Archive Review: Butch Cassidy and the Sundance Kid (1969) – 4/5 Stars

Trying to beef up my archives here on the site. I watched this classic earlier in the summer.

Though it would later be cemented when they re-teamed with George Roy HIll in 1973’s “The Sting,” Paul Newman and Robert Redford create one of the greatest film duos in “Butch Cassidy and the Sundance Kid.” You’d be hard pressed to find two names that lit up a marquis together like these two back in their day and its exactly what makes a film like “Butch Cassidy” go from good to timeless.

No, the film wouldn’t be nothing without them, but it’s their over-masculine insults trying to mask their deep care for one another that makes them both funny and endearing, as does their care-free attitude about theft. Hill reflects all of this in his film and it makes it that much better.

The movie follows its titular outlaws in the twilight of their infamous careers. Their reputation precedes them and their age, particularly Butch’s, catches up with them. Throughout the film is a sense that times are changing and that they won’t be able to keep robbing banks and trains forever, an appropriate and meaningful foreshadow that affects the film. Things stay good for part of the film, but eventually someone is on their trail and they’re just as crafty. Butch and Sundance go on the run, unable to shake them off the trail.

Newman brings his usual swagger to the role of Butch. He’s clearly aging, but his idealism and vision for finding the next big job never fades, even when it gets him into trouble. Newman carries the perfect sense of humor and is never afraid to make Butch seem vulnerable, as legendary as he is. Redford is the skilled, more easily angered of the two, always keeping his logic handy. He’s always quick to insult Butch but always quick to defend him. The unspoken bond between these two is strong and excellent.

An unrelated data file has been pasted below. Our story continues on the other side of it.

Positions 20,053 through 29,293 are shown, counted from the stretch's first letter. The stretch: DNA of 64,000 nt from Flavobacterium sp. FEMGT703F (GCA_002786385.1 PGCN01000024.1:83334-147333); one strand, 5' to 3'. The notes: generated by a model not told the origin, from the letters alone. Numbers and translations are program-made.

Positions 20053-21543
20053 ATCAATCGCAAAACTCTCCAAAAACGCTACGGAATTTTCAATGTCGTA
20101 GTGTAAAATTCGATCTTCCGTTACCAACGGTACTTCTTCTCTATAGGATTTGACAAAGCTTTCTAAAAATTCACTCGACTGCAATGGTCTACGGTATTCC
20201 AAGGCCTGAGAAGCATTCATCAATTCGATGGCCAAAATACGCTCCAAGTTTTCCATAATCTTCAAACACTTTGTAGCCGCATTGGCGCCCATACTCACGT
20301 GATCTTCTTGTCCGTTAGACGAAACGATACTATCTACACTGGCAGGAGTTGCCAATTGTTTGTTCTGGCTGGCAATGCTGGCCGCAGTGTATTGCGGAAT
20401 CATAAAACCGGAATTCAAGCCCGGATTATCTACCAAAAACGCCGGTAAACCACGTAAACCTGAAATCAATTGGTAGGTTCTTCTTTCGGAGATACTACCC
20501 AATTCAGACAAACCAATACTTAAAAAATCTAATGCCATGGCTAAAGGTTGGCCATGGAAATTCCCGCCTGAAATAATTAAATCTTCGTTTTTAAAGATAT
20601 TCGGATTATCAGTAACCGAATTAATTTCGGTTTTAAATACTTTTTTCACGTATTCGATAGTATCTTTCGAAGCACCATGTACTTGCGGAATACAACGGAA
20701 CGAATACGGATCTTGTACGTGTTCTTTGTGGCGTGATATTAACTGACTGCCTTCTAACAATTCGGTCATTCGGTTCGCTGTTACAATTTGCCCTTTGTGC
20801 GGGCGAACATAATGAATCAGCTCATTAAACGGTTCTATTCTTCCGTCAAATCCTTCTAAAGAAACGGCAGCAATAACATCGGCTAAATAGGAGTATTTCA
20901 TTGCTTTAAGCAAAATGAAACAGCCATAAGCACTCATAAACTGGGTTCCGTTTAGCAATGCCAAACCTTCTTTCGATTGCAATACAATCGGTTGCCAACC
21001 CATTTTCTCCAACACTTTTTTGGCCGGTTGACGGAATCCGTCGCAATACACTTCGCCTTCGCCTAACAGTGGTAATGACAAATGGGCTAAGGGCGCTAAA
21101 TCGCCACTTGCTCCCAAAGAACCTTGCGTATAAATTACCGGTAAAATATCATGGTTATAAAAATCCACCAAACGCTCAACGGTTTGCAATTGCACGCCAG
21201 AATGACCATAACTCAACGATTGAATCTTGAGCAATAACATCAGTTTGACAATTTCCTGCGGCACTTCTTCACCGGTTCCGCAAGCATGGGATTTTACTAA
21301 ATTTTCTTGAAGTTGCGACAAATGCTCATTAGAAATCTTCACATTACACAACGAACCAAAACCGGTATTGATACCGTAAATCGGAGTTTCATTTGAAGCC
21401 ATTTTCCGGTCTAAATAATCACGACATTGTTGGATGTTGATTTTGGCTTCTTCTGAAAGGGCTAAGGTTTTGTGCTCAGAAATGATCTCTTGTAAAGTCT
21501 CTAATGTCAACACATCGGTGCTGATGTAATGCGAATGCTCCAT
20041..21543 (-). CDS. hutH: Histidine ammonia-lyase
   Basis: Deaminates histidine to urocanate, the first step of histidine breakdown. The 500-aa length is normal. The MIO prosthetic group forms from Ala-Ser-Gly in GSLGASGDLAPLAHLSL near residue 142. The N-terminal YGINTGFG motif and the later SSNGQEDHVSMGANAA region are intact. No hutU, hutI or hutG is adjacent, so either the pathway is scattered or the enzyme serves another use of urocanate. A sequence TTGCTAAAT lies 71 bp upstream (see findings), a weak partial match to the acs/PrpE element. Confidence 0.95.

The cinematography in this film is top notch, especially in the beginning. Conrad L. Hall gives these men the mystique, makes each scene feel like a tall tale or a legend. It’s really quite beautiful and the changes from sepia to living color sell this mood even more. Even more than the images, the choice of scoring this film is the most interesting and daring choice of all. Burt Bacharach provides an old saloon theme, a more positive tune as his only scoring and then writes the classic tune “Raindrops Keep Fallin’ on My Head” to accompany a care-free montage. The music echoes not the danger and peril as would a typical Western score, but the joy and timelessness of the story. It seems strange at first, but it’s the right choice given the film’s themes.

No one forgets a great on-screen tandem and that is Newman and Redford. There’s an undeniable chemistry between them though they are both strong enough to star on their own. It’s this duel alpha male butting of heads that makes them play off each other so well and ultimately not be a contest of upstaging.

4/5 Stars

Directed by: George Roy Hill
Written by: William Goldman
Starring: Paul Newman, Robert Redford


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